Why Should I Care? No, really!

“…if I take my sponge ball, put it in your hand and click my fingers…TADA! Now you have two balls…”

Why should I care?

As magicians, we know that the vast majority of our tricks can be reduced down to trite puzzles. How did the balls vanish? How did my card rise to the top or how did he read my mind? There is a mistaken belief, held mostly by magicians, that magic is naturally entertaining; that all we have to do is turn up, do our tricks and that will be entertaining to all and sundry. How great that would be.

Magicians are constantly looking for ways to elevate these puzzles into genuine magic tricks, something that truly involves the audience, makes them totally focused on you and investing into the act. I want them to care about what I’m doing. When people care, they give their respect and time to the performance, giving them the best opportunity to enjoy it.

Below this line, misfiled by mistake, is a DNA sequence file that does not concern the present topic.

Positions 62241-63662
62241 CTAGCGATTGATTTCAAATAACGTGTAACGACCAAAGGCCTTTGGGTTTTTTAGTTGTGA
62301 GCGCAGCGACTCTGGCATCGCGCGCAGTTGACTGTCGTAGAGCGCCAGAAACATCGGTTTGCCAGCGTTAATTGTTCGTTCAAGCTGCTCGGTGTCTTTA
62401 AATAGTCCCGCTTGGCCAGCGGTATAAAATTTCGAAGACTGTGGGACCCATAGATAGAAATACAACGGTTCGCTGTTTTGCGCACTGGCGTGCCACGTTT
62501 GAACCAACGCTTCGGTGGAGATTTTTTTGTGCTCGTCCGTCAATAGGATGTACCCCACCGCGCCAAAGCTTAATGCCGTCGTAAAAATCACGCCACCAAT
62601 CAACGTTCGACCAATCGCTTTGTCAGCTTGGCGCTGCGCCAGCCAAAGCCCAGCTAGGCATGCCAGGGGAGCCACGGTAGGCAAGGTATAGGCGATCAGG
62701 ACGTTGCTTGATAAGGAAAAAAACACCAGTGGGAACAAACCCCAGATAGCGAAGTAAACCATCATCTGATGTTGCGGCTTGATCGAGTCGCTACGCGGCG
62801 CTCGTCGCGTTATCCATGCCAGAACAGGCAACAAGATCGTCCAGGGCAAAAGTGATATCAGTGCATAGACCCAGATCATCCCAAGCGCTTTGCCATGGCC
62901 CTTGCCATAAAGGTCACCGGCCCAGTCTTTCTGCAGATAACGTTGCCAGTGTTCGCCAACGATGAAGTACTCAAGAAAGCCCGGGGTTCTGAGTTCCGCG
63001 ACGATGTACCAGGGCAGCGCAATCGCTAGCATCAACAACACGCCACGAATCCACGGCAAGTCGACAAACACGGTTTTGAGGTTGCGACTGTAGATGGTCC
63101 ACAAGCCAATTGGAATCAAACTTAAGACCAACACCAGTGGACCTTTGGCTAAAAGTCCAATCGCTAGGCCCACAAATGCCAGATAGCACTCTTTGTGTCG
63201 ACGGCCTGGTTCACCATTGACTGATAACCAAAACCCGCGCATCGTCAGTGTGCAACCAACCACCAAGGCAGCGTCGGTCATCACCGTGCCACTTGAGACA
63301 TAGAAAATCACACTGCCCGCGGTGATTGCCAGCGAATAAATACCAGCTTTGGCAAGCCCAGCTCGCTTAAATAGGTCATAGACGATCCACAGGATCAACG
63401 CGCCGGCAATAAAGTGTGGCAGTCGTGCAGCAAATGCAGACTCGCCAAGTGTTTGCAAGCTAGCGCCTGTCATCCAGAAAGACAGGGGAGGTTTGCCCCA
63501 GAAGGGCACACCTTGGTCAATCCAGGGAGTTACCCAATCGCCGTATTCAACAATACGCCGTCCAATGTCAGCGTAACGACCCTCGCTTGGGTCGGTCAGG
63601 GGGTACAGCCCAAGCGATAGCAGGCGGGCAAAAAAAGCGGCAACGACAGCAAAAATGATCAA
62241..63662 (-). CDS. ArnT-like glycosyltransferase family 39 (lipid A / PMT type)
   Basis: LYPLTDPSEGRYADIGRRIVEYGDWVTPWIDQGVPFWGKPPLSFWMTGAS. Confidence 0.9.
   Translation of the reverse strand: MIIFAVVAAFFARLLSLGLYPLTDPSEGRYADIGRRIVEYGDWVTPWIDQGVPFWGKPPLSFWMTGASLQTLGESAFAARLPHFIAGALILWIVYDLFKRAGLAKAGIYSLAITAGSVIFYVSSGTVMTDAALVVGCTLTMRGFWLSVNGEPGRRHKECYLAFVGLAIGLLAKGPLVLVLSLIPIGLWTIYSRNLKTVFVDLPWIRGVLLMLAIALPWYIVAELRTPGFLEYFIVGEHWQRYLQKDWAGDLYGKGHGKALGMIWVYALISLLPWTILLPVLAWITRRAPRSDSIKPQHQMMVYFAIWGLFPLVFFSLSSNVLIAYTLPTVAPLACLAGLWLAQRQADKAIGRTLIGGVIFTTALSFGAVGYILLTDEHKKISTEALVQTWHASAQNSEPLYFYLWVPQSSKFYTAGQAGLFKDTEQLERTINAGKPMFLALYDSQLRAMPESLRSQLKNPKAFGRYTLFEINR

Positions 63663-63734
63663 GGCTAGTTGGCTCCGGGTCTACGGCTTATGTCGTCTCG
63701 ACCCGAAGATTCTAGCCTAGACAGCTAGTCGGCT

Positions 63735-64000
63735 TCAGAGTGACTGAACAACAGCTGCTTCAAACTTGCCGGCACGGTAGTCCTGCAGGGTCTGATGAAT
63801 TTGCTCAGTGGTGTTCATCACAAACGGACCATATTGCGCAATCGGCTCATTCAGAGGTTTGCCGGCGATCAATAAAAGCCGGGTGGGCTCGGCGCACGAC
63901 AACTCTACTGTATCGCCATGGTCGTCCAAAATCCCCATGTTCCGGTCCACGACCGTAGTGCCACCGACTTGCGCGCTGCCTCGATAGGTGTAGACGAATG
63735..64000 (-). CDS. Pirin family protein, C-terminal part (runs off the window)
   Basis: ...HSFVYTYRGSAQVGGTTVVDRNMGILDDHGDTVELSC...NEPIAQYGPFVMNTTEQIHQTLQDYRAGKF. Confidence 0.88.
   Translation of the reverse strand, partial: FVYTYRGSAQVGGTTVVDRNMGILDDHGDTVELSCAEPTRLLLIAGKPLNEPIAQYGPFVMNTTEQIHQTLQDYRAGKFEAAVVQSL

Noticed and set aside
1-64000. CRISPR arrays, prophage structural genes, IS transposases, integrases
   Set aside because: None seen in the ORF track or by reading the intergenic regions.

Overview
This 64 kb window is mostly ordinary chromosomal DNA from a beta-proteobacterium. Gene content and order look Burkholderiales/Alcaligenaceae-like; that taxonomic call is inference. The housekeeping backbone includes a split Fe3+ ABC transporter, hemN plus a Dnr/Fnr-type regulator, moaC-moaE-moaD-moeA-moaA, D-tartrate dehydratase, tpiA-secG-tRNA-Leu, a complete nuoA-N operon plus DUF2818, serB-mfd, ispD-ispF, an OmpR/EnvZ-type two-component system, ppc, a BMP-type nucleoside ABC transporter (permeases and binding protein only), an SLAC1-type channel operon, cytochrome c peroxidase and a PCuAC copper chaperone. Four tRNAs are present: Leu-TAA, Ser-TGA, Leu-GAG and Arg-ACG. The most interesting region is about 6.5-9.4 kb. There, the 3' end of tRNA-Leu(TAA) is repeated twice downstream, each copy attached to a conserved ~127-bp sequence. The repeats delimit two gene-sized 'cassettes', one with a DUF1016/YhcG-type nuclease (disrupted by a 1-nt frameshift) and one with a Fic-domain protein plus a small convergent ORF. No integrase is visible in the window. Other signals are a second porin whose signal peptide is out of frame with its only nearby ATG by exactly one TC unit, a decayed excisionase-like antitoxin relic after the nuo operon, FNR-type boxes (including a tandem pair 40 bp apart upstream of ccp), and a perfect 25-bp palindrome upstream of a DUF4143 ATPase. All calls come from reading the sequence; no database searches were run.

The best way to do this is by caring about the trick yourself. Give the trick the respect it deserves and think about how you can convey this to the audience. You may find it a hard sell convincing the locals at the Dog and Duck that your two sponge balls represent time and space and that, by “…manipulating these two spheres…I am in fact, manipulating time and the nature of all things mystical”. Trust me, unless they’ve had 13 pints, they won’t buy it.

You don’t need to create deep and profound analogies to get people to care. Just be genuine. If you’re doing a magic trick with sponge balls, maybe tell me that it was the first trick you ever saw and you were so excited to learn it. Maybe you found it somewhere cool and interesting. Maybe a family member or weird traveler showed you the trick and gave it you. Or maybe you’re just doing it because it’s an example of a trick you wouldn’t touch if you were a real magician.

If you care about it; I’m more likely to.

This holds true for anything you “perform” in life. It doesn’t matter if you’re giving a presentation, going to a job interview or talking to someone on a speed date. Figure out what your audience cares about and use that as a base to convey your message.

If you truly want their attention, make them care.

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